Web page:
SEATTLE

Founded in 1869, the ‘Emerald City’ is a youthful metropolis in every respect, experiencing its first boom in the late 1890s, as the last US departure point for those chasing the Klondike Gold Rush. It is the primary international and domestic gateway to Washington State and the Pacific Northwest, as well as Canada and Alaska. Seattle has also been at the forefront of a number of international trends, including the influences of Microsoft and the e-commerce boom, Starbucks coffee, amazon.com, the grunge music scene and the Frank Gehry-designed Experience Music Project Museum.

Numerous ports, waterways and small islands off the coast also lend Nordic comparisons, while spectacular views of the Cascades and the Olympic Mountains, including Washington’s highest peak, Mt Rainier, delight visitors, who come for the scenery and outdoor activities that suit city residents so well.

Space Needle - Anyone who has followed the Hollywood movies will be familiar with Seattle’s internationally recognised symbol, the futuristic creative Space Needle building. From afar it looks like a spinning top, with the needle aerial pointing skywards. Visitors can ascend the 607-foot (185m) building as far as a revolving observation deck 520 feet (158m) above the city, where high-powered telescopes are positioned to allow you to pick out the city sights.

 

LAKE TAHOE

Lake Tahoe is a large freshwater lake in the Sierra Nevada Mountains. It is located along the border between California and Nevada, west of Carson City, Nevada. Lake Tahoe is the largest alpine lake in the United States. Its depth is 514m making it America’s second-deepest. The lake is known for the clarity of its water and the panorama of surrounding mountains on all sides. The area surrounding the lake is also referred to as Lake Tahoe, or simply Tahoe. It is home to a number of ski resorts, summer outdoor recreation, and tourist attractions.

 

SEDONA

Sedona is a town in Arizona, 120 miles north of Phoenix. Known for its beauty and serene setting amidst the beautiful Red Rocks, the town is famous for its vibrant arts community with nearly 100 art galleries and events including the Sedona International Film Festival, Sedona Arts Festival and the Sedona Jazz Festival. It offers excellent outdoor adventures, including mountain biking, hiking and off-roading. Sedona is surprisingly sprawling, with Oak Creek to the south, West Sedona and Uptown Sedona each providing great views, hikes, dining and arts.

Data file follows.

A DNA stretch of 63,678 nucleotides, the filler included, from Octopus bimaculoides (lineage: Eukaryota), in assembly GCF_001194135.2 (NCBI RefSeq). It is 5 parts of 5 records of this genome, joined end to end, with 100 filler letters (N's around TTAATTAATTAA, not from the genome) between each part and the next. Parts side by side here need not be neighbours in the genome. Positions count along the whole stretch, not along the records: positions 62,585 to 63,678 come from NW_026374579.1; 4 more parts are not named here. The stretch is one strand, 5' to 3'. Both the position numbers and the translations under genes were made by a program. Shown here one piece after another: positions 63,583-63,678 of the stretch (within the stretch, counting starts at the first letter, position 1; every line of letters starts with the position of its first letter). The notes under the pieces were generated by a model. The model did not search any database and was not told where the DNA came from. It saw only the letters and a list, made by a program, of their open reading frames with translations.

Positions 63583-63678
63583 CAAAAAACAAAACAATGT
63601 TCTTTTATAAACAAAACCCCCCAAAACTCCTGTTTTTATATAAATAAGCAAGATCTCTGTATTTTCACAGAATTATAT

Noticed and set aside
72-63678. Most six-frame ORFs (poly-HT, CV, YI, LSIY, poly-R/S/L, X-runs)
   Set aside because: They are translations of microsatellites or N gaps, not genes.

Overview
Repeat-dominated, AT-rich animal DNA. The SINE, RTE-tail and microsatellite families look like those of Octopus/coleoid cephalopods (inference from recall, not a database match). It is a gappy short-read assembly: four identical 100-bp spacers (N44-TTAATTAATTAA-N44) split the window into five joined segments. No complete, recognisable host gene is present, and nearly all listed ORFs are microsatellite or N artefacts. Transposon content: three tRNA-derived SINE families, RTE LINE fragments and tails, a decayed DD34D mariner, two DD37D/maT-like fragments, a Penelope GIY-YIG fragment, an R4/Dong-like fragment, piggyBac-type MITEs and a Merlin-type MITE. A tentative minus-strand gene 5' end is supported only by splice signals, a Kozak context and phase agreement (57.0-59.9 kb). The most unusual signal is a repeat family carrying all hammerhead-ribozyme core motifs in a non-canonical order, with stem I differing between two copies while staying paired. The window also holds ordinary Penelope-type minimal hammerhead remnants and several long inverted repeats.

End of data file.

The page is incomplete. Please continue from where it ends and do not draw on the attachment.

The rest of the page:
PALM SPRINGS

Hailed as “America’s Desert Playground” and a refuge for Hollywood’s brightest stars, Palm Springs offers miles of palm-lined canyons, cascading waterfalls, desert flora, and big horn sheep. The city blends a rich heritage — steeped in Indian, Mexican and Western cultures — with world-class entertainment. Palm Springs is referred to as “The Golf Capital of the World,” with more than 100 championship courses.

Palm Springs Aerial Tramway - The Palm Springs Aerial Tramway takes sightseers from the sun-drenched desert to snow-capped mountains and gives you a splendid view of the valley on this 14 minute ride up the 10,800 ft Mt.Jacinto. On a clear day you can see all the way to Las Vegas.

Village – The popular Village is alive with a variety of restaurants, trendy shops, historic sites and annual festivals. Every week there is the ‘Village Fest’ and the entire Palm Canyon drive, the central thoroughfare is filled with lively entertainment. A great time to meet the locals, buy anything from hand-dipped candles to sun umbrellas!

Mt. Jacinto – Towering in the background, the majestic Mt. San Jacinto offers hiking and horseback riding and some cool mountain air.

Palm Springs Desert Museum – Visit the Palm Springs Desert Museum and you’ll find Western art and Native American artifacts.

Joshua Tree National Park – This is desert scenery at its best. In spring you can walk through fields of wildflowers, climb up giant boulders and see the odd-shaped tress in park after which it is named.

Palm Springs Art Museum – Has some wonderful collections of contemporary art, glass and Native American handicrafts. Indian Canyons. Discover the area’s Native American heritage, fan palm oases, wildlife viewing, and a year-round desert waterfall. Bring a picnic!